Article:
The European Court of Justice (ECJ) has ruled that firms are able to sack pregnant women as part of general cuts to staffing without breaching rules on protecting pregnant women, according to BBC News.

The ECJ held that Spanish bank Bankia was entitled to dismiss employee Jessica Porras in 2013 as the dismissal was not connected to her pregnancy.

EU Directive 92/85 bans dismissing a pregnant worker from the start of pregnancy to the end of maternity leave. However, there are exceptions for national laws where a dismissal is not connected to pregnancy.

The High Court of Catalonia asked the ECJ to clarify the rules on pregnant workers’ rights following Ms Porras’ appeal against a court ruling in Mataro near Barcelona.

Under EU rules, an employer must give written reasons for making a collective redundancy and inform the pregnant employee of the criteria for choosing who will be dismissed.

The ECJ found that Bankia had met its obligations by consulting workers’ representatives about the forthcoming job cuts and had sent Ms Porras a letter outlining the reasons. The ECJ found Ms Porras had been given a low score in an assessment.

Annual immigration into the UK to fall 100,000

Brexit is set to reduce annual immigration into the UK by 100,000 even if talks with the European Union result in a smooth deal, according to economists from Bank of America Merrill Lynch (BAML), the Telegraph reports.

The bank cites strong economic performance in eurozone countries as a counter incentive to emigration to the UK. These attractive conditions are likely to keep would-be immigrants at home whereas they would have once sought work in the UK.

The weak pound has also made jobs in the UK less attractive as migrants’ earnings are worth less in their home currencies, including the Euro. Net immigration is now at 300,000 per year.

The BAML estimates mean that several hundred thousand fewer workers will come to the UK in the next few years. Analysts said that if by 2022, 350,000 fewer people arrive than previously projected, the UK economy could be negatively impacted.

The UK government has previously stated that it aims to limit net migration to the UK at 100,000 people per year. BAML said it would view this potential outcome as a ‘hard Brexit’ if agreed in the EU withdrawal talks.

Despite this goal, the UK economy is currently performing well and unemployment is at its lowest level in 42 years, suggesting a need for immigrant workers.

UK employment rate increases

Official figures for UK employment were higher from May to July this year, according to the Office for National Statistics (ONS) statistical bulletin on the UK Labour Market released on Wednesday.

From May to July 2015 there were 31.09 million people in work, an increase of 42,000 compared to February to April 2015. The latest figure is also up by 413,000 over the same period in 2014.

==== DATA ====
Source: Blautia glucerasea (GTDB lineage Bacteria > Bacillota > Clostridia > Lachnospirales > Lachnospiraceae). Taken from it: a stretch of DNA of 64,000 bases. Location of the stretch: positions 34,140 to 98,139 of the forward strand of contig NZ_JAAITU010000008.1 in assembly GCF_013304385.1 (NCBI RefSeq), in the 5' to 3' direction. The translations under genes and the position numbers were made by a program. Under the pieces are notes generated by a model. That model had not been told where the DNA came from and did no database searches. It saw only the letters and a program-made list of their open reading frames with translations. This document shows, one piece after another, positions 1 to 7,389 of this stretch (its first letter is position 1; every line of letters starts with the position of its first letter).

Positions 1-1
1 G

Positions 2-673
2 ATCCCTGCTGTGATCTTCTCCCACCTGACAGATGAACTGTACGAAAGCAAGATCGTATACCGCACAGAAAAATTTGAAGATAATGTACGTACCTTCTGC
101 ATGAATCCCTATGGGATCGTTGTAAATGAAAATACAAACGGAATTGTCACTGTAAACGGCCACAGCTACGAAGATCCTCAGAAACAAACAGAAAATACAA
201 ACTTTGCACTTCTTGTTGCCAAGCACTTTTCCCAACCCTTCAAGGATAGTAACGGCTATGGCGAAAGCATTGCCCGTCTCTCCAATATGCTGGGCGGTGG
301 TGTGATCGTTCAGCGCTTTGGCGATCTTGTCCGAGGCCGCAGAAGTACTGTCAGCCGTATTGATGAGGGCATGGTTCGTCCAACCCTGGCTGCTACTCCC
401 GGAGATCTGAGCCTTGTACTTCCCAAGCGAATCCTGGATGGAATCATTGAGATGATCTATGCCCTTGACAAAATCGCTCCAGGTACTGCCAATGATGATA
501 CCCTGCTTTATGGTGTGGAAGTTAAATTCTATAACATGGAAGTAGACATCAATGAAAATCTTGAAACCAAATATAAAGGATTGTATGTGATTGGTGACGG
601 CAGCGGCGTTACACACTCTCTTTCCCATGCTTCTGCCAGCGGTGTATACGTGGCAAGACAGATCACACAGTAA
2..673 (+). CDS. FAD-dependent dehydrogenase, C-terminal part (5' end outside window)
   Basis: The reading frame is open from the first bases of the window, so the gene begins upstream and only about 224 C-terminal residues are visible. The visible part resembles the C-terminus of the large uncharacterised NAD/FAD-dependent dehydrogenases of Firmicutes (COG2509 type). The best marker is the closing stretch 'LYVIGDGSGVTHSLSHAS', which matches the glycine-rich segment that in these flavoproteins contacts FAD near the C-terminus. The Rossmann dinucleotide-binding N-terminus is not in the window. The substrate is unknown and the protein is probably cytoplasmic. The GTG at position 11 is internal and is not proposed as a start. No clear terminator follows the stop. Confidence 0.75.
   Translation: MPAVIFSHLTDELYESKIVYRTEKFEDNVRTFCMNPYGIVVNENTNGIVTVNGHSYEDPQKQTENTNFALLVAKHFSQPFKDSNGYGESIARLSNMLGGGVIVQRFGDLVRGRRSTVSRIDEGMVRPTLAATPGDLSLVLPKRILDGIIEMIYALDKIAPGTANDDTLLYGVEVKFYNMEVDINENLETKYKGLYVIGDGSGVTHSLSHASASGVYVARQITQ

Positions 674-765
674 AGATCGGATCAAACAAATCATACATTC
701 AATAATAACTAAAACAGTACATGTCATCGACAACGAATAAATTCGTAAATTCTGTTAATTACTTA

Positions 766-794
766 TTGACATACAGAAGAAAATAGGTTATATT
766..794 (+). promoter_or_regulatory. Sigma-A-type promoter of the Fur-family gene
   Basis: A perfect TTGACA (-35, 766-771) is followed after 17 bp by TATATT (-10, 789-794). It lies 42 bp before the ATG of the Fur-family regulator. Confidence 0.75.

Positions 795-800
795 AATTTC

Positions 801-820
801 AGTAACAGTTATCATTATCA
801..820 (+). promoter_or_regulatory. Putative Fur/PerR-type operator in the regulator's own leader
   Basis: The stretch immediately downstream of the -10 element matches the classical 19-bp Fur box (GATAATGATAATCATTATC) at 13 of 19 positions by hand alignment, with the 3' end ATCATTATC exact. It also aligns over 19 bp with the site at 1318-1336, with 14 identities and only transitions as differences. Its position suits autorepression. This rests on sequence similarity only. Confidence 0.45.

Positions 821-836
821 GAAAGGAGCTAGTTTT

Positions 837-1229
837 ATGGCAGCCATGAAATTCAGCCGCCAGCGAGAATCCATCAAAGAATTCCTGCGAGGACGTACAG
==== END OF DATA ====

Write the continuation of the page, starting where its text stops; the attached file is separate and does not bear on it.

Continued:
ONS data shows that there were 22.74 million people working full-time in the UK in the period reported, 361,000 more than the prior year, while there were 8.36 million people working part-time, a rise of 52,000 year-on-year.

The proportion of people aged from 16 to 64 who were in work, which is reported as the employment rate, amounted to 73.5%. This percentage was only slightly different compared with February to April 2015, but higher than for a year earlier, when it was recorded as 72.8%.

British people who were not in work but seeking and available to work, numbered 1.82 million, which meant there were 10,000 more unemployed people than for February to April 2015. However, this number was 198,000 fewer than May to July in 2014.

The UK unemployment rate, which represents the proportion of the labour force who were unemployed, stood at 5.5%, unchanged compared with February to April 2015. But the rate was 6.2% lower than for a year earlier.

According to the ONS report, there were 8.99 million people aged from 16 to 64 who were economically inactive, meaning those not working and not seeking or available to work. This figure was 24,000 lower than for February to April 2015 and 65,000 lower than for the year before. The proportion of people aged from 16 to 64 who were economically inactive, known as the inactivity rate, was 22.1%, flat compared with February to April 2015 but down slightly from a year earlier , when it was recorded as 22.3%.

When comparing May to July 2015 with a year earlier, both total pay including bonuses and regular pay, not excluding bonuses, for employees in the UK, was revealed to have increased by 2.9%.

Women bear the brunt of unemployment

Out of 28,000 people that lost their jobs between November and January, 22,000 were women.

That means a staggering eight out of ten workers to lose their jobs were female.

The latest employment statistics show a worrying trend where women are the hardest hit by unemployment.

The number of women accepting part-time work because they could not secure full-time employment is at its highest level for twenty years.

The amount of women claiming job seekers allowance is also at its highest for 17 years, reaching 531,000.

The number of women on jobseekers allowance has more than doubled since the credit crunch in August 2007 when the number stood at 228,000.

Liam Byrne, Labour’s work and pensions spokesman, said: ‘The surge in women’s unemployment is reaching shocking levels.’

Dave Prentis, general secretary of Unison, said: ‘Women are still being hit hardest by job losses.

‘It is shameful to see that not only are women bearing the brunt of the recession, they are unemployed in record numbers and are hardest hit by the cuts to public services and jobs.’

The figures published by the Office for National Statistics this week show that older females are suffering more so than younger women.

The number of women between the ages of 50 and 64 are at record levels, with 148,000 women job hunting.